The term self-love is thrown around a lot nowadays, and while people hear it, it’s important to understand what it really means. The definition that always stuck out to me was “unconditional love for yourself – in the face of shortcomings, adversity – and giving yourself a break.” This means saying no to comparisons with those surrounding you – with your sister – and anyone else around you. The important thing to recognise is your own individuality, and that you’re enough as a person. Being aware of this concept and actually practicing it can be a very powerful thing. It is an excellent foundation for building a loving relationship not just with ourselves, but those around us as well. Having that unconditional relationship with yourself can pave the way for others to do the same.
Self-Love in Practice
There are several things you can do for yourself. It’s important to know that self-love doesn’t happen overnight, but I would encourage you to be as regular as you can and take out a small amount of time in your day to treat yourself better.
- At the start of your day, go to a mirror, look at yourself and say something positive to yourself. Repeat it a few times (preferably till the point where you’re smiling!)
- Meditate and repeat positive mantras; “I am enough. I am strong. I am capable. I am worthy of love. I deserve compassion.”
- End the comparison game! You are your own person, on your own journey – and remember one very, very important thing: there is only ONE of you. That in itself is special.
- Make note of your accomplishments, no matter how big or small.
- Spend some time exploring a hobby of yours, or anything that makes you feel happy or good.
- Be proud of one thing you did today. Really, it could be as simple as you getting out of bed and taking a shower. CELEBRATE YOURSELF!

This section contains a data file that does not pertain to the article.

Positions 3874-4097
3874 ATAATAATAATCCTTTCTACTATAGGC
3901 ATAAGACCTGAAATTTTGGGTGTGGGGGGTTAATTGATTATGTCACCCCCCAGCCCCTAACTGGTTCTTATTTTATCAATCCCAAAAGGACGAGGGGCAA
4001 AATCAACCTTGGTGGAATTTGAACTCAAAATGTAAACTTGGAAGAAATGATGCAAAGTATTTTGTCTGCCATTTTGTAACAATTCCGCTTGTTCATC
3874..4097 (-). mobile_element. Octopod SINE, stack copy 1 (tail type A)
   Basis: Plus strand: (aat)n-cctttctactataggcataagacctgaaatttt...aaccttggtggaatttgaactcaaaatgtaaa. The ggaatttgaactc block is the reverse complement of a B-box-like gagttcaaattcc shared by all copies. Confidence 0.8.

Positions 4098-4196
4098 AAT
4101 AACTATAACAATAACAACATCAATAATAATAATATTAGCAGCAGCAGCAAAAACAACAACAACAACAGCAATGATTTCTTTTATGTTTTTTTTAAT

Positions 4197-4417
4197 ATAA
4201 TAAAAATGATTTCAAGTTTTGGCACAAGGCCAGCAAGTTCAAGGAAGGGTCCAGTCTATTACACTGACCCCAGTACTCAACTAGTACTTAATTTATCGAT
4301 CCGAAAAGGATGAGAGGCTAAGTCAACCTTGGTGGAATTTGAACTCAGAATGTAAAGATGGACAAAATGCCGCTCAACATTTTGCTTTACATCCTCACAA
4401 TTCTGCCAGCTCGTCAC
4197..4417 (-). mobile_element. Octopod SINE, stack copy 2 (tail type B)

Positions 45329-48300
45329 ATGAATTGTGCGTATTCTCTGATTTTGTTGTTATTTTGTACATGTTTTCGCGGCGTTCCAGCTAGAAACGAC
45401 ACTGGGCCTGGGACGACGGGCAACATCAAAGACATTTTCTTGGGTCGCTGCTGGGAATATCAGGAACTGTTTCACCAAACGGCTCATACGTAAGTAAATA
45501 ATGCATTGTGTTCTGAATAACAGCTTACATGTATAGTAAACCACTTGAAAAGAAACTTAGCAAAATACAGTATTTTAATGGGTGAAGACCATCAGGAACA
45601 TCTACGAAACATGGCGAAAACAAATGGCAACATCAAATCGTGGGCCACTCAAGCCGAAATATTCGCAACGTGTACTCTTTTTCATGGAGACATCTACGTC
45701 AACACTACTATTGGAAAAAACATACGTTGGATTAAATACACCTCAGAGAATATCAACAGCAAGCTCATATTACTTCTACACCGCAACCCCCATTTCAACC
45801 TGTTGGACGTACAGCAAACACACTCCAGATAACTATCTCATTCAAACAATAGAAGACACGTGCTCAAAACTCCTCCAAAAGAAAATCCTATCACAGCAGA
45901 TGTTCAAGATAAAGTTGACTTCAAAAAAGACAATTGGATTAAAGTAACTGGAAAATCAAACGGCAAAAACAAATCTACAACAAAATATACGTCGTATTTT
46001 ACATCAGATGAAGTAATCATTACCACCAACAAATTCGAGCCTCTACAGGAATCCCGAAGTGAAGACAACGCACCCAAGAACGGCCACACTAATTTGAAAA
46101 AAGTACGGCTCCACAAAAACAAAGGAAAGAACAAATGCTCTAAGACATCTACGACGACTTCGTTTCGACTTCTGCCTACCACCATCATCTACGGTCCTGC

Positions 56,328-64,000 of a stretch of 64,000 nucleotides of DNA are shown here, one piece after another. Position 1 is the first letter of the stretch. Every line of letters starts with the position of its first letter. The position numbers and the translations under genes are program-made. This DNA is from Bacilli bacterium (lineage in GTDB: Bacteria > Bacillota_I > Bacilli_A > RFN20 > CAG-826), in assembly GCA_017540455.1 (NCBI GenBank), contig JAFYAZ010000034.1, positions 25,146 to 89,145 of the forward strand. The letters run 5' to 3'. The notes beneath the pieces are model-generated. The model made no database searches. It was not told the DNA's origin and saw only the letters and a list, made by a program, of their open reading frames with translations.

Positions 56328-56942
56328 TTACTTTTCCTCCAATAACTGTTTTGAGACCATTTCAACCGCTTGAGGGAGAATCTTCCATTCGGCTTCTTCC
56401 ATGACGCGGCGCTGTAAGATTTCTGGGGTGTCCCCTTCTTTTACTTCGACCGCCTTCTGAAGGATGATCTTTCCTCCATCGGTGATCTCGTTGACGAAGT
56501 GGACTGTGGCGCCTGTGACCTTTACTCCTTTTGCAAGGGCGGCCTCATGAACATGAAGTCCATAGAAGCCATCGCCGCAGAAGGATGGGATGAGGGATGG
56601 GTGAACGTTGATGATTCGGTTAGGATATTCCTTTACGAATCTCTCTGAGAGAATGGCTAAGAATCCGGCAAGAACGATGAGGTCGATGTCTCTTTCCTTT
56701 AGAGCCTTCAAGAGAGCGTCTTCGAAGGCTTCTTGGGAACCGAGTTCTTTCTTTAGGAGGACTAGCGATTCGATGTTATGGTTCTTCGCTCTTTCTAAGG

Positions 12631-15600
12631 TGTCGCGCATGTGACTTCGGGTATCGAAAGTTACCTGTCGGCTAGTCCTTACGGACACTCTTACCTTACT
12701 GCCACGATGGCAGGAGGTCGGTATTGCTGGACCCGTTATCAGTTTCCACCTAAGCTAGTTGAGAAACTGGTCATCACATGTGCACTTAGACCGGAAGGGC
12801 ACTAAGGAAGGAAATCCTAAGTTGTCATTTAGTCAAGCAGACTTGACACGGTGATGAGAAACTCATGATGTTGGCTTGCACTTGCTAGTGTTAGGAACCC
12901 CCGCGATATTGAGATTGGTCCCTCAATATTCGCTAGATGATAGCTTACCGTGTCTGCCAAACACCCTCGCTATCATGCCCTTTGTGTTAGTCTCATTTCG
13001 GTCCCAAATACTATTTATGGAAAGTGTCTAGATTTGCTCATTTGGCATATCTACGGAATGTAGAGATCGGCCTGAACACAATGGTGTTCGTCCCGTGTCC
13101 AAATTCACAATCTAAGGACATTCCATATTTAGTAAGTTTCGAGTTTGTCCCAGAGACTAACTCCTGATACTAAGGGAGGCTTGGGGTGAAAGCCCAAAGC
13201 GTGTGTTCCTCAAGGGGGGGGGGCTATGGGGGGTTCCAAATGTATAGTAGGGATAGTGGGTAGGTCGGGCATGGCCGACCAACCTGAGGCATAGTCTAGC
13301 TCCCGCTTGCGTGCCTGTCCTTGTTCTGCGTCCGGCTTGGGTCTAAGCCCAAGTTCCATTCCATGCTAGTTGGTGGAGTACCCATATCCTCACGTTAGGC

- Create a circle of positivity. Surround yourself with those who bring you up, celebrate you and who bring out the best in you.
- In the face of shortcomings, be kind to yourself.
- Give yourself a break from social media.
- Focus on your goals and figure out how you would like to achieve them!
- End your day with something you appreciated today – something(s) that you are grateful for.
Anon, living in fear of rejection often comes from our inability to accept ourselves, and thereby giving others the power to define our worth and the way we need to be. I know it is extremely tough to have those voices in your head telling you that you need to change. I hear you. But I can tell you that the moment your relationship with yourself gets better, it will impact your relationships with others for the better too. Focus on you and know that you are enough. The only person who you need to be enough for is yourself. I wish you all the best on your journey toward self-love, acceptance and healing. Good luck!
P.S. In regards to social awkwardness and anxiety, I would encourage you to read one of our previous articles: “I am scared of talking to people. Small things make me angry…” and “I have severe social anxiety overwhelming feeling of fear.”
The above article is written by Shahrukh Shahbaz Malik who is trained in humanistic integrative counselling at CPDD in the UK and currently has her own private practice in Karachi. The views expressed in this article are those of one expert. They do not necessarily represent the views of Mashion, nor do they represent the complete picture of the topic at hand. This article is for informational purposes only and is not a substitute for medical diagnosis or treatment.